“If the British 'Labour' prime minister raises the slogan 'British Jobs for British Workers', as he has done, it is not surprising that workers pick up on it”.
So it’s not the nationalism of the brave workers that’s to blame? Still the article is silent on the crap soft-pedalling of nationalism by most levels of both unions involved in the dispute.
After the Lindsey deal our leaflet hailed a “substantial industrial victory” in probably the AWL’s most glowing assessment of any dispute in recent history. Was it that good? Did it deal with subcontracting? Or any other major issue? No, but it got some more British jobs. The claim that no Italians lost work is impossible for us to check and a claim made by the company did not expose the nationalism of the dispute from the picket lines through the reps right up to the union leaders. After the event in the face of a blatant Daily Star stunt we had to attack Simpson, but only then.
It should not be hard for us to understand Janus-faced union leaders. From the very start of the dispute it was obvious how the union leaders and even rank-and-file leaders would play the strike. It is patronising in the extreme to think that trade unionists can’t work out a line of spin that can seem to play it by the book while having an obvious content that will be understood by others.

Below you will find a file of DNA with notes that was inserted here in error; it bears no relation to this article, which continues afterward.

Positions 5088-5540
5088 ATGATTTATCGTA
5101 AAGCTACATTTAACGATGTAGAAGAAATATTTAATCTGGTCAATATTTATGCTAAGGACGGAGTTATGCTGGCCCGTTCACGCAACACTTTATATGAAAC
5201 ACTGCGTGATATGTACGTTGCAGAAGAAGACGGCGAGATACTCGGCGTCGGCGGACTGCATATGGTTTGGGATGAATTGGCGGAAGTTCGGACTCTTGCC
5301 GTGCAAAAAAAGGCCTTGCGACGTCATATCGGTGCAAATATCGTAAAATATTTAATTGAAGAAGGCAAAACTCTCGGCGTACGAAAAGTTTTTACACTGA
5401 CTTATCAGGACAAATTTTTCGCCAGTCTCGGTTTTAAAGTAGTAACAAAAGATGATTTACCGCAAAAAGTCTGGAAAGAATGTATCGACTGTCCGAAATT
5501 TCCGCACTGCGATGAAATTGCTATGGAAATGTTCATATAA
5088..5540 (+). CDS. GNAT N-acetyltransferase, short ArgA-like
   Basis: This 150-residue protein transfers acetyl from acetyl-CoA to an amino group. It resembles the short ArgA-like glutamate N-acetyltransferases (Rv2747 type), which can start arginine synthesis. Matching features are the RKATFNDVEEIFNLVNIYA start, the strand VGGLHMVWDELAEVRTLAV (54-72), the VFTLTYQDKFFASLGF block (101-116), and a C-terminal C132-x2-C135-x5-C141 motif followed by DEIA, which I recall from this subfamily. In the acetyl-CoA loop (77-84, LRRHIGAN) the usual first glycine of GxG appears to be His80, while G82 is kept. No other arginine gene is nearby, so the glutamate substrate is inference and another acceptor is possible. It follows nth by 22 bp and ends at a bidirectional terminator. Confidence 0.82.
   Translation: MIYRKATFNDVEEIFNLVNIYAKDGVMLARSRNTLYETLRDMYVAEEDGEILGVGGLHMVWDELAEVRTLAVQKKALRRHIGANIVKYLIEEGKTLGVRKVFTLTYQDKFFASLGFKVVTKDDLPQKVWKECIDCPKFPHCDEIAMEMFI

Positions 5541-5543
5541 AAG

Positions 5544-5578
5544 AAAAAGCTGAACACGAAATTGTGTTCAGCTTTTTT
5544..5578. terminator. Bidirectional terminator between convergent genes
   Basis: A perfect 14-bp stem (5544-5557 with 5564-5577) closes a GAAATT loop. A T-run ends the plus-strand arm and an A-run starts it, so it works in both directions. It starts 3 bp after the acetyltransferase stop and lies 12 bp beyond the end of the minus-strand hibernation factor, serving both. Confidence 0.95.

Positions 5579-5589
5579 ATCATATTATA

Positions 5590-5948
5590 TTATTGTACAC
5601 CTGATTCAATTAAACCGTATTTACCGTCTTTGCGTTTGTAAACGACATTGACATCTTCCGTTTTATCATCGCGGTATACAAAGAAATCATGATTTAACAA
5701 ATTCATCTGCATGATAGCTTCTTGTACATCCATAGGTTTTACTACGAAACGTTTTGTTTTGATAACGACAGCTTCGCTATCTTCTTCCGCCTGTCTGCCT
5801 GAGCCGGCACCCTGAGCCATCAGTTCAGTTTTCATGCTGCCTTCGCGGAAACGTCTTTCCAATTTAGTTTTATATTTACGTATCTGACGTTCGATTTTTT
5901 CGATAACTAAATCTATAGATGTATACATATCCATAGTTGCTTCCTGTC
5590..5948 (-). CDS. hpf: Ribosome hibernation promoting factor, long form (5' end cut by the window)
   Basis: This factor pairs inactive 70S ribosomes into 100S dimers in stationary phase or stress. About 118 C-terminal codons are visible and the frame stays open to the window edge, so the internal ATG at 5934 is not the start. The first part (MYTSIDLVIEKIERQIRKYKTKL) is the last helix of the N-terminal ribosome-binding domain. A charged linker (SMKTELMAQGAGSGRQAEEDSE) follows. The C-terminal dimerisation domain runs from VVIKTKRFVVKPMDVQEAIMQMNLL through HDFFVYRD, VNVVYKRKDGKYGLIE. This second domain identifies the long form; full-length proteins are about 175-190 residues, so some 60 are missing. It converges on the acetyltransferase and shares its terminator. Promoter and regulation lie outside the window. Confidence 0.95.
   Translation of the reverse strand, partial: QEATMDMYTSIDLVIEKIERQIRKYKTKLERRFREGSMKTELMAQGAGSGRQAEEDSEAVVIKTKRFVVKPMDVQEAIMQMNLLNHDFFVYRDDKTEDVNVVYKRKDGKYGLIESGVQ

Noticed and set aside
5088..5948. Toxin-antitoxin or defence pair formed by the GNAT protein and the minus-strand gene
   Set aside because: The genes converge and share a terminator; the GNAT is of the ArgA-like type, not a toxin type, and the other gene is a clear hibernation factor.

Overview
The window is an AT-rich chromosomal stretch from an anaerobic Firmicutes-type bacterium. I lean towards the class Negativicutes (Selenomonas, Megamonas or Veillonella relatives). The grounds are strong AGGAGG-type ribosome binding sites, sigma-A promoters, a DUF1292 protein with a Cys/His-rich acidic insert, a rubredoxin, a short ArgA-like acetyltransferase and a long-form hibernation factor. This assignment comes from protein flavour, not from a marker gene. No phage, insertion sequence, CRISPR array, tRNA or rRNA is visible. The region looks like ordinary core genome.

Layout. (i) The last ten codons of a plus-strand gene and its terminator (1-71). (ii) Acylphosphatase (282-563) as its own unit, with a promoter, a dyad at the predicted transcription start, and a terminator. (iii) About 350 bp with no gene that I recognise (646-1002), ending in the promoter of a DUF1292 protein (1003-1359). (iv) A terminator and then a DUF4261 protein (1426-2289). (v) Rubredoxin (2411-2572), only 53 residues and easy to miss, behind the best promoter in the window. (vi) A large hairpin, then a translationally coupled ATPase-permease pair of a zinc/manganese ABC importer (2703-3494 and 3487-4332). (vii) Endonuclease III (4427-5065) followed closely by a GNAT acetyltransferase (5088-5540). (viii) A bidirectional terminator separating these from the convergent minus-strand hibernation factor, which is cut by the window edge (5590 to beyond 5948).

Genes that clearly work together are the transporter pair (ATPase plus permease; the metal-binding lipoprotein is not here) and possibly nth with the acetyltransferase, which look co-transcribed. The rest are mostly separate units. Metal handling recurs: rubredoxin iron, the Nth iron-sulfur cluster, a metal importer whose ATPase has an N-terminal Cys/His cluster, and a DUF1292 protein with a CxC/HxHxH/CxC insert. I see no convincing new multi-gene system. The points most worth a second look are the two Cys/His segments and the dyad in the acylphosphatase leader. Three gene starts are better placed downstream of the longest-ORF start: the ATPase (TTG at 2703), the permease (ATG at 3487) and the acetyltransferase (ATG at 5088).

Of course none but the stupidest union spokesperson called for sacking foreign workers (I did hear one GMB official call for exactly that on Radio 4) and of course union leaders, who spend their lives asking lawyers what they can do, are not going to demand something they know to be illegal. The call for British workers not to be discriminated against has obvious subtext that you can only ignore if you want to delude yourself.
In championing the Lindsey deal the Socialist Party quoted the BBC as “understanding no Italian workers would be sacked” without explaining that Italian firms are not legally allowed to “sack” permanent staff (getting round the law by giving people endless unpaid holidays). So no Italian firm would be stupid enough to say it was going to sack permanent staff. Of course there was no mention of the crippling levels of youth unemployment in Southern Italy.
The union leaders knew what they were doing, however. The Unite chief negotiator, Bernard McAuley, said: "We've made sure that no Italians have been made redundant, we've got jobs for 102 British people and we've also made sure that Fabio Capello stays as England manager. We want integration now, not segregation." He was championing his belief that the deal would mean 102 new jobs for British workers only.